Yesterday, the Supreme Court handed down a ruling: two people of any gender can get married anywhere in the US. I painted my nails rainbow colors to celebrate. Then I decided I wanted to draw something as well, and this fell out.
Really, I feel like this is kind of the fate of every holiday celebrating some ethnicity’s independence in the US: “hey I guess these people are cool but what’s really important here is drinking funny-colored liquor. And maybe dressing funny, too.” And once every single battle a LGBTQI* activist could dream of has been won, that’s what will remain of Pride.
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If you are the kind of person who likes to share stuff on Tumblr, I bothered to do a separate post there this time with the image chopped up for better display. It’s here.
Today I hung out in a cafe with Nick and revamped my table signs for “Decrypting Rita” and its fliers. I wanted to add some of the blurbs I’ve been getting from various famous folks. Then I had the brainstorm of putting a copy of the flier on the sign behind them, so that if I happen to run out, interested people can use their phones to take a photo. I then went on to make some signs for the Tarot deck and its fliers that pulled the same trick. Now that I look at these, I am tempted to put the covers for books 1 and 2 on the signs for them, as well – the covers are pretty eye-catching IMHO.
(All of these signs are a little bit taller than the thing they describe; I put them on my little wire stands, then put the item in question on top of them.)
Before that, I took this elephant down from the top of my bookcase and told him some good news. He belonged to my mother when she was a small child, and hung out in her library when she was an adult. Neither me nor my aunt has any idea what his name is. Now he’s on top of my bookshelf. I figured that since I could’t call Mom any more, I’d tell him instead: I’ve got a spot in the dealer’s room at this year’s Worldcon. And this morning, a major modern SF author wrote a blog post about cool online comics he likes that included Rita. Which he noted was totally not anything like Hugo suggestions. At all. Completely.
If I ever end up with any awards, I am going to show them to this elephant, and keep them next to him. It seems like the closest I’ll ever be able to come to telling Marie-Jeanne how far I end up going.
This is one of two panels from “Understanding Comics” that just keeps lingering for me. Rita is definitely naked lightbulb and coffee comics.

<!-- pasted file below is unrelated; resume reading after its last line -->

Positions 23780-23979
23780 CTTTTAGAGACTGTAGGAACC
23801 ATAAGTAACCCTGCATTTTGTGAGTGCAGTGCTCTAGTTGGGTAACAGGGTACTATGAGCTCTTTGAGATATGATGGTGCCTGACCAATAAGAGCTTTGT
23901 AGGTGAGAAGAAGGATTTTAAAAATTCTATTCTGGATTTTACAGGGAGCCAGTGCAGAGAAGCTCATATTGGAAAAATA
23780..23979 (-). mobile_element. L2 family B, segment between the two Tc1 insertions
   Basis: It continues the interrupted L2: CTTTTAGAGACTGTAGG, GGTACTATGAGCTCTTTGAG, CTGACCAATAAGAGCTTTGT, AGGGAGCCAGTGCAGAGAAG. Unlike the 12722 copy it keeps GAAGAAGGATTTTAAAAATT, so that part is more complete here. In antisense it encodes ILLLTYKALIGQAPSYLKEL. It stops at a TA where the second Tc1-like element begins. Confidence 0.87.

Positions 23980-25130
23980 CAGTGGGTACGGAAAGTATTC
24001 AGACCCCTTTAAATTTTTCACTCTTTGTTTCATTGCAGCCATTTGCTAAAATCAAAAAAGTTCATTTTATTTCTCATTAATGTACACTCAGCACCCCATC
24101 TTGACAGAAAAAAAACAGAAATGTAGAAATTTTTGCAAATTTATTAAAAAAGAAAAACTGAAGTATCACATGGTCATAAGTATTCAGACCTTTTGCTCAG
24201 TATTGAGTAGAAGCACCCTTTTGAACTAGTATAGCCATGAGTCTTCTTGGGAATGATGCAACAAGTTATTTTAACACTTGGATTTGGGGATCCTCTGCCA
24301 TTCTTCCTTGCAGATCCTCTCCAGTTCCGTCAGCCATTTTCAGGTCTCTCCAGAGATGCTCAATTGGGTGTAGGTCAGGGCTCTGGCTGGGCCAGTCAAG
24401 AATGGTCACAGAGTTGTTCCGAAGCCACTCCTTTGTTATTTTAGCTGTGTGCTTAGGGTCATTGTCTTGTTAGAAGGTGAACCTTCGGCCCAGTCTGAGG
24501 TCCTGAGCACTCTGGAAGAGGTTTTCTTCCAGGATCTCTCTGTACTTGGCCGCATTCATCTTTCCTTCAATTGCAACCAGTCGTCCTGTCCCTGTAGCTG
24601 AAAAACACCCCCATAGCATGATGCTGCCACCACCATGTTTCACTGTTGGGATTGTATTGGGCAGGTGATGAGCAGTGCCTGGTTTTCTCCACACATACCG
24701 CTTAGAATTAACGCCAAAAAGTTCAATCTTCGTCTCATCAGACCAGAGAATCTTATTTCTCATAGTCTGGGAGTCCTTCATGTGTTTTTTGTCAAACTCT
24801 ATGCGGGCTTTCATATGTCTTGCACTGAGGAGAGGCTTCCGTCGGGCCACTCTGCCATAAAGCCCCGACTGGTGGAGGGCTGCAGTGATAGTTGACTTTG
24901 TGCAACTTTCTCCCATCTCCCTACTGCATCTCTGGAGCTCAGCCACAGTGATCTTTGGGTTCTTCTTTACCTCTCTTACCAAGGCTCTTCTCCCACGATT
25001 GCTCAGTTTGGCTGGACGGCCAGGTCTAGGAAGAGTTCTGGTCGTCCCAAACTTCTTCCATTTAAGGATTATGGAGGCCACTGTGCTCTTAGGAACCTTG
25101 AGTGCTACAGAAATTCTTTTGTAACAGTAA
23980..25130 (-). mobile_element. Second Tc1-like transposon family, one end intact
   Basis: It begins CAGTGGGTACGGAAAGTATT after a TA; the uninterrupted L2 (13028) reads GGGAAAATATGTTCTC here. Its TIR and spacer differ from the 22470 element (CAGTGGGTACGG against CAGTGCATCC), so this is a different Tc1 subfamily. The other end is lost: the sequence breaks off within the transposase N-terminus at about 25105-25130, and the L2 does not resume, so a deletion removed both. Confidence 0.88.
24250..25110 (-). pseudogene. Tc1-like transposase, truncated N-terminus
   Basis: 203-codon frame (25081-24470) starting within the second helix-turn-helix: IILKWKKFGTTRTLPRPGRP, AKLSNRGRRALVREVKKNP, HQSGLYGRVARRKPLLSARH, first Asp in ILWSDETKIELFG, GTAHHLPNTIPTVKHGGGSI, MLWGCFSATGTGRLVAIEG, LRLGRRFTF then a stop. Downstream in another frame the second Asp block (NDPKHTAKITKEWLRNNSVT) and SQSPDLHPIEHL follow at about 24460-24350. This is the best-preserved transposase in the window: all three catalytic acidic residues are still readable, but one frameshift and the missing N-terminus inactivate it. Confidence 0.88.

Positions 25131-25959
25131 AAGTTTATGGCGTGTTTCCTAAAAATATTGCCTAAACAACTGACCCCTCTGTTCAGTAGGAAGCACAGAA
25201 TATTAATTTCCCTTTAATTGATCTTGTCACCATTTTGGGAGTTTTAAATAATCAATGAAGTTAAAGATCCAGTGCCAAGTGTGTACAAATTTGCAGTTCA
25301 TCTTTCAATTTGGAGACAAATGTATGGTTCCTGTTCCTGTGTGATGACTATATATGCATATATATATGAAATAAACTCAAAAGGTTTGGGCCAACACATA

I think I just wrote the last page of “Decrypting Rita”.
I feel weirdly empty. It’s like I’ve been walking around with this story taking up an ever-increasing chunk of my head for the past four years, and now it’s gone.
There’s still stuff to do. My rough layouts need to be turned into finished drawings. First-draft dialogue may change. There may be some gloss shenanigans, and of course there’s those two super-complicated pages to draw. And the epilogue to do.
There is less than I thought there would be to the ending. I’m going to throw together a CBZ of the last volume tomorrow, and see what my Patreon supporters think. They will have questions about the ending; this is intentional. If the questions they have are the ones I want them to have, then it’s a success. There’s a giant hole in the climax this story and it’s crucial that it’s the shape I want it to be.
anyway. I’m gonna go do something simple now. Play an easy video game, read a well-written but shallow book, or maybe just stare off into space for a little while. Something lightweight.
I just spent two and a half hours writing a synopsis of Decrypting Rita. It is approximately 2200 words long, and probably needs editing.
The spur to do this was Oni Press opening up submissions next month. Will they bite? I dunno. They say they’re explicitly looking for femme/lgbtq creators and stories, which I emphatically am, but I’m not going to hold my breath that they’ll decide to go with a 400p full color book that uses spot gloss throughout the intereors from a creator who’s making all of a hundred bucks a page on Patreon. I am hoping to at least get a personalized rejection of the form “WOW, but sorry, nope”.
So once I get that pitch pack off to them, I’ll probably turn around and send it to all the other comics publishers with any kind of open submissions policy, and some graphic novel divisions of Real Publishers as well.
And then I go back to drawing. Because right now I have about 10-20 pages left to rough out; once I’ve done that, it’ll be possible to put together a WIP of the whole book. I’ve got to do the final art and text on them, including the super complicated two pages that are next in sequence – but the end is very, very near. I mean, then there’s the Kickstarter campaign for it, and printing and distributing the books, and all that stuff. But the real work is almost done. Four years and some months. Writing and drawing everything by myself.
I am not going to think about drawing comics for at least a month afterwards.
I woke up this morning thinking about chapter 25 of Rita.
This happens every now and then. It's an important chapter, with a story event that I've been planning since the very first thoughts of “wouldn't it be cool to do parallel storylines on the same page”.
Thing is? This time, it's the next chapter to rough out. I have been looking ahead to this chapter for four years; it's been the distant light in the darkness that I've been navigating by for all that time. It's gained more details as I've gotten closer, but it's still felt like it's been a million miles away for all that time. Now, suddenly, it's right there in front of me.